9. ^ Hawaiʻi State Archives (2006). "Auhea (w) v Jesse Crowningburg divorce record". Ulukau, the Hawaiian Electronic Library. Retrieved September 20, 2010. 
  10. ^ Kapiikauinamoku (1955). "Parentage Established Degrees Among Alii-Kapu". in The Story of Hawaiian Royalty. The Honolulu Advertiser, Ulukau, the Hawaiian Electronic Library. Retrieved September 20, 2010. 
  11. ^ Kapiikauinamoku (1956). "Rank of Nine Persons Causes Much Dissension". in The Story of Maui Royalty. The Honolulu Advertiser, Ulukau, the Hawaiian Electronic Library. 
  12. ^ "Mookuauhau Alii – Na Iwikuamoo o Hawaii Nei Mai Kahiko Mai" (PDF). Ka Makaainana. VI (5). Honolulu. August 3, 1896. p. 2. 
  13. ^ "Hoolulu, (k)". Our Family History and Ancestry. Families of Old Hawaii. Retrieved 2009-12-04. 
  14. ^ "Beckley, Fredrick W. Sr. office record". state archives digital collections. state of Hawaii. Retrieved 2009-11-17.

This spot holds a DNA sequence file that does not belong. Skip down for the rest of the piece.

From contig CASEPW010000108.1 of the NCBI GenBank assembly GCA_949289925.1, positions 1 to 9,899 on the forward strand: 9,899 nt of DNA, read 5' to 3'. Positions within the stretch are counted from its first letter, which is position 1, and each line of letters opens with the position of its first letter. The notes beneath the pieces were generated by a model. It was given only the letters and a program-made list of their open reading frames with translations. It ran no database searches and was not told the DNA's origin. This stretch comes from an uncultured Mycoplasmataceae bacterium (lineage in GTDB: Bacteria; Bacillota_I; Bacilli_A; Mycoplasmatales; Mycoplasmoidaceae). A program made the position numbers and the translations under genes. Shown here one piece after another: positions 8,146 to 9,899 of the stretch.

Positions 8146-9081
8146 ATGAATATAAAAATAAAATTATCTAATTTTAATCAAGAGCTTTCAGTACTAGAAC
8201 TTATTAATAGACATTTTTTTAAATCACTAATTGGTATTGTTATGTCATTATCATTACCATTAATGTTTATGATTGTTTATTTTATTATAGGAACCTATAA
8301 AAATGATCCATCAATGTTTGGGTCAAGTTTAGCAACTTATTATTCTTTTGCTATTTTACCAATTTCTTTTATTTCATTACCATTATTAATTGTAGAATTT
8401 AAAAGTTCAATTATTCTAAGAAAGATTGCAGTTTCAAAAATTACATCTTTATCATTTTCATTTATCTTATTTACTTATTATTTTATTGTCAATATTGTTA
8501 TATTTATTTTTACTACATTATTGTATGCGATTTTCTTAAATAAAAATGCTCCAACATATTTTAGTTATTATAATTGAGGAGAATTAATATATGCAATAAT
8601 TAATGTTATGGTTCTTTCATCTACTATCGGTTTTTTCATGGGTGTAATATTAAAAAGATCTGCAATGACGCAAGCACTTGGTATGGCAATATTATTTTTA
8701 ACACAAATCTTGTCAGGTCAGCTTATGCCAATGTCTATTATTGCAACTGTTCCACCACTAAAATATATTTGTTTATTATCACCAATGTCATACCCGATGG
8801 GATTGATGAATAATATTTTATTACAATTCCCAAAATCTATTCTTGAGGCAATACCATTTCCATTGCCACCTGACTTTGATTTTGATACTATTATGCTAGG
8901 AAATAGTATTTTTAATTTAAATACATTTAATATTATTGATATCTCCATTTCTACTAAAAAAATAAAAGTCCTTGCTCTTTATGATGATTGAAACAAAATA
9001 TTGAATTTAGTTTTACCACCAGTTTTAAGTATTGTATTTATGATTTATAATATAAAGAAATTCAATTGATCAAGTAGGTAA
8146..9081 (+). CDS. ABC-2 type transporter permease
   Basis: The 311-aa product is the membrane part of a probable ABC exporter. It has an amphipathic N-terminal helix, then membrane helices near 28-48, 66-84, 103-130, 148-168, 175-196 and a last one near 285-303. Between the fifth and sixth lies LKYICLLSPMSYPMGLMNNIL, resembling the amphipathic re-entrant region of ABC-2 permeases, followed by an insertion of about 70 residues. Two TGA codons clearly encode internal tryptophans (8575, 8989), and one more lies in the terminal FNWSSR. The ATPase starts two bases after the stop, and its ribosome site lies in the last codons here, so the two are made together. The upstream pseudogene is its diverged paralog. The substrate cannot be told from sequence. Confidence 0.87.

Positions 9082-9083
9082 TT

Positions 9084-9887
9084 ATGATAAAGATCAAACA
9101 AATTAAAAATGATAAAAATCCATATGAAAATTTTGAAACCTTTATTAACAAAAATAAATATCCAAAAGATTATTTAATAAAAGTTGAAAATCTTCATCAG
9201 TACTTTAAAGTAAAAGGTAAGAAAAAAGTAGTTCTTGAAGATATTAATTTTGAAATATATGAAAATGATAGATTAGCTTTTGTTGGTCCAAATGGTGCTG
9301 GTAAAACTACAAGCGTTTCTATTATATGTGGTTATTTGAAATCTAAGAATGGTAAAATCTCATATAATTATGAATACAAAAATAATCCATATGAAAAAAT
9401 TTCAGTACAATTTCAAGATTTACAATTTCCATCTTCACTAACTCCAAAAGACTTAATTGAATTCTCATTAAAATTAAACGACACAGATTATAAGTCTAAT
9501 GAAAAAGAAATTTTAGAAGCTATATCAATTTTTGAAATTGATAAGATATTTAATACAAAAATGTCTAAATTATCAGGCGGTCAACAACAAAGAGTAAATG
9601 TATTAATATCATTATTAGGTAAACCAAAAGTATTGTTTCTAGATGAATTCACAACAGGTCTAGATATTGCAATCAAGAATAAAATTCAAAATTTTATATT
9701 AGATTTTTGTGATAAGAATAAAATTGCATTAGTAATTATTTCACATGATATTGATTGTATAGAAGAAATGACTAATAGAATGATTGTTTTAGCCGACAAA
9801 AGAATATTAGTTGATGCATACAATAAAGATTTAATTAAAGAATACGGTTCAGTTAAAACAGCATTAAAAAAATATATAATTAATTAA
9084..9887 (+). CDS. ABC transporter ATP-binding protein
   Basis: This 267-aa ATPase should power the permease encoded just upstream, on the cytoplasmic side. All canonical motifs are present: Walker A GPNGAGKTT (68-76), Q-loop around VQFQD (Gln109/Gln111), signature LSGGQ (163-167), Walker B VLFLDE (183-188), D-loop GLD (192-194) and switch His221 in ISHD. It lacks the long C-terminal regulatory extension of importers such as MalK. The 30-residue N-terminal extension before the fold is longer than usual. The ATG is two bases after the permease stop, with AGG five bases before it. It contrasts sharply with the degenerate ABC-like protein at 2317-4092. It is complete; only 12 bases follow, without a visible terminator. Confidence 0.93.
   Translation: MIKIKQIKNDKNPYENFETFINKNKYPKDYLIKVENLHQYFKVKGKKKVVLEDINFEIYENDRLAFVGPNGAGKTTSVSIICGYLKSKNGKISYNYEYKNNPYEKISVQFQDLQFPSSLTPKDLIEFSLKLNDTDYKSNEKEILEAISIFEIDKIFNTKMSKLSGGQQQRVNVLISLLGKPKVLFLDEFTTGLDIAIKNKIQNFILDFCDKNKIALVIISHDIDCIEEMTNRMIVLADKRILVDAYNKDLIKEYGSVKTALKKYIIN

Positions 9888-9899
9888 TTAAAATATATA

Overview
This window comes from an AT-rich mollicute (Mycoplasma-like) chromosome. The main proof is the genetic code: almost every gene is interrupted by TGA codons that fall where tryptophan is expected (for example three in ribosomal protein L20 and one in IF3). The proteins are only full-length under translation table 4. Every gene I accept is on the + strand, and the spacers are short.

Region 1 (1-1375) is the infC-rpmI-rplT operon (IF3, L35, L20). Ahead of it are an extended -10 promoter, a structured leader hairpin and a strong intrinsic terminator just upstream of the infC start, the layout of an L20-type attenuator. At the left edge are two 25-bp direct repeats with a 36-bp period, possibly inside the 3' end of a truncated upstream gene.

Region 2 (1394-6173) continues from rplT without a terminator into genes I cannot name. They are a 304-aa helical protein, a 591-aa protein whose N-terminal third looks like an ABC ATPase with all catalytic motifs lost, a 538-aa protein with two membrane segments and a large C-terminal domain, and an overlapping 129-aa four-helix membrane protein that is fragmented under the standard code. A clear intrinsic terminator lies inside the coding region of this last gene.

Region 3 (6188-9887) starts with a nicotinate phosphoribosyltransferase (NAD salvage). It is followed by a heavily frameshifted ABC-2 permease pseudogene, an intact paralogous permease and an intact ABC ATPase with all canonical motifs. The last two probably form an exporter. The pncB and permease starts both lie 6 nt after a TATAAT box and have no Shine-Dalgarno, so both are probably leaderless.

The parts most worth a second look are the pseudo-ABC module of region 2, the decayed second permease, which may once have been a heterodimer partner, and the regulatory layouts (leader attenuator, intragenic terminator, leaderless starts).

15. ^ Sally Apgar (March 5, 2006). "Mai'ohos feel drawn to royal burial site Six generations have cared for the Nuuanu mausoleum for Hawaii's kings". Honolulu Star-Bulletin. Retrieved 2009-12-09. 
  16. ^ Mari-Ela David (July 23, 2009). "Royal Mausoleum caretaker's bloodline rich in ancient Hawaiian history". KHNL news. Retrieved 2009-12-09. 
  17. ^ U.S. Geological Survey Geographic Names Information System: Ho'olulu Valley
  18. ^ Mary Kawena Pukui, Samuel Hoyt Elbert and Esther T. Mookini (2004). "lookup of Ho'olulu ". in Place Names of Hawai'i. Ulukau, the Hawaiian Electronic Library, University of Hawaii Press. Retrieved September 20, 2010. 
  19. ^ "Department of Parks and Recreation". official web site. Hawaii County. 
  20. ^ "Event Information". Merrie Monarch Festival web site. Archived from the original on 2009-08-31. Retrieved 2009-12-04. 
  21. ^ Dan Cisco (1999). Hawaiʻi sports: history, facts, and statistics. University of Hawaii Press. p. 47. ISBN 978-0-8248-2121-0. 
  22. ^ Juliet S. Kono (2004). Hoʻolulu Park and the Pepsodent smile and other stories. Bamboo Ridge Press. ISBN 978-0-910043-70-0.